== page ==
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Tuesday, October 13, 2009

New Study: Bush Blocked Efforts to Stop Predatory Lending

The game really began when John McCain's economic advisor Former Sen Phil Gramm from the great state of Texas proposed a bill to repeal the Glass Steagall Act in 1997 allowing investment bankers like Bear Sterns, Lehmann Bros etc to get into the mortgage and commercial banking business with Collateralized Mortgage bonds and Derivatives. Congress was then controlled by Republicans but Clinton signed the bill so it was a bipartisan effort to deregulate the banking sector. The Glass Steagall was passed early in the great Depression in 1930s to rein in speculation by Wall St Banks which was one of causes of the Great Depression in 1929. The present Wall ST. Bank connivery as we now have learned was one of causes of our current Great Recession. This was all aided and abetted by the free market, easy money policies of Bush and Alan Greenspan.
New Study: Bush Blocked Efforts to Stop Predatory Lending
By Ken Kupchik, Washington Post, Oct 7, 2009
A new report reveals some disturbing information about the Bush administration's handling of predatory mortgage lending practices which played an enormous role in the financial crisis.

The information obtained alleges that not only did the administration fail to enforce existing laws; it specifically weakened the regulatory agency responsible for ensuring compliance.

The study by the University of North Carolina Chapel Hill's Center for Community Capital shows that states with anti-predatory laws that placed more implicit regulations on issuing mortgages had fewer foreclosures. The connection by itself is not surprising, as it merely validates the very existence of such laws. It is the Bush administrations reaction to calls for stricter enforcement that is so appalling.

From The Raw Story

In 2004, the Office of the Currency Comptroller, an obscure regulatory agency tasked with ensuring the fiscal soundness of America's banks, invoked an 1863 law to give itself the power to override state laws against predatory lending. The OCC told states they could not enforce predatory-lending laws, and all banks would be subject only to less-strict federal laws.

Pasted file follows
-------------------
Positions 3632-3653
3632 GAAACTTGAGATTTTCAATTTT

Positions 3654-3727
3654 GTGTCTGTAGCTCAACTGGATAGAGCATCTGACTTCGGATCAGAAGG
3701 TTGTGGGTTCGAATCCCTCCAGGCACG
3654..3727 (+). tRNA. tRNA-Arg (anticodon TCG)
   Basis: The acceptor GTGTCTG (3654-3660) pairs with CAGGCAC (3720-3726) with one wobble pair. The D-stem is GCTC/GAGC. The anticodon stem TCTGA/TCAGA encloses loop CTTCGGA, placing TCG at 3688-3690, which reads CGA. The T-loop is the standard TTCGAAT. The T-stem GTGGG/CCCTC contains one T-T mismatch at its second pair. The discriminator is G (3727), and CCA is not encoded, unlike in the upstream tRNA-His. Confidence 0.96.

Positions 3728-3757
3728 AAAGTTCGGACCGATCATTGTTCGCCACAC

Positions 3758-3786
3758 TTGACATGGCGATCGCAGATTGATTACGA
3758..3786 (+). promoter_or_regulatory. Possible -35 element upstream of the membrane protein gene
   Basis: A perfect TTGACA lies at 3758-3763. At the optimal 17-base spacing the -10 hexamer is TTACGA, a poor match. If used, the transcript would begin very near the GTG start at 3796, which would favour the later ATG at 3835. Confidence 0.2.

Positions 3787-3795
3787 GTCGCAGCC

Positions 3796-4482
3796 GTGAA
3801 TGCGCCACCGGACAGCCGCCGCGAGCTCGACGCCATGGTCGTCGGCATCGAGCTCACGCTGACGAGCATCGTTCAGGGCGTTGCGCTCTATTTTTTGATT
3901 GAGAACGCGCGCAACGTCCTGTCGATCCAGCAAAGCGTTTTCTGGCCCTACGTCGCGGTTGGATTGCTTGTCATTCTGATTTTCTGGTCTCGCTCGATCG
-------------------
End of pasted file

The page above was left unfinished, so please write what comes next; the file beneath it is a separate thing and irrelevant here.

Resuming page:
This calls into question to what extent the Bush administration appeased powerful interests intent on thwarting attempts at regulation on the state level. Did the administration fully grasp the magnitude of predatory lending and the widespread implications it would have on the entire financial system?

Having spent my first nine months out of college working for a subprime mortgage company, I witnessed firsthand the profit motive of unscrupulous lenders and investors at the expense of unwitting homeowners seeking help with their bills and payments.

The mortgage industry now has strict regulations for documentation of income, assets and down payments, requirements that were not in place during the housing and refinance boom from 2002 through 2006. It is worth noting that these requirements are mostly self-imposed by the industry and market forces, as investors realize that loans not meeting these requirements end up being worthless.

The industry came to grips with some important the facts after subprime mortgages began defaulting at an alarming rate, and in the summer of 2007 abruptly discontinued subprime as fear spread through the markets, triggering the first stages of the global financial collapse.

While the Bush administration was busy ensuring it's banking interests, and continued profiting from endless mortgages repackaged as mortgage-backed securities which were then sold on Wall Street as sound investments, homeowners were swindled out of their homes.

So the question for Bush and his team: How much did you know and when did you know it?


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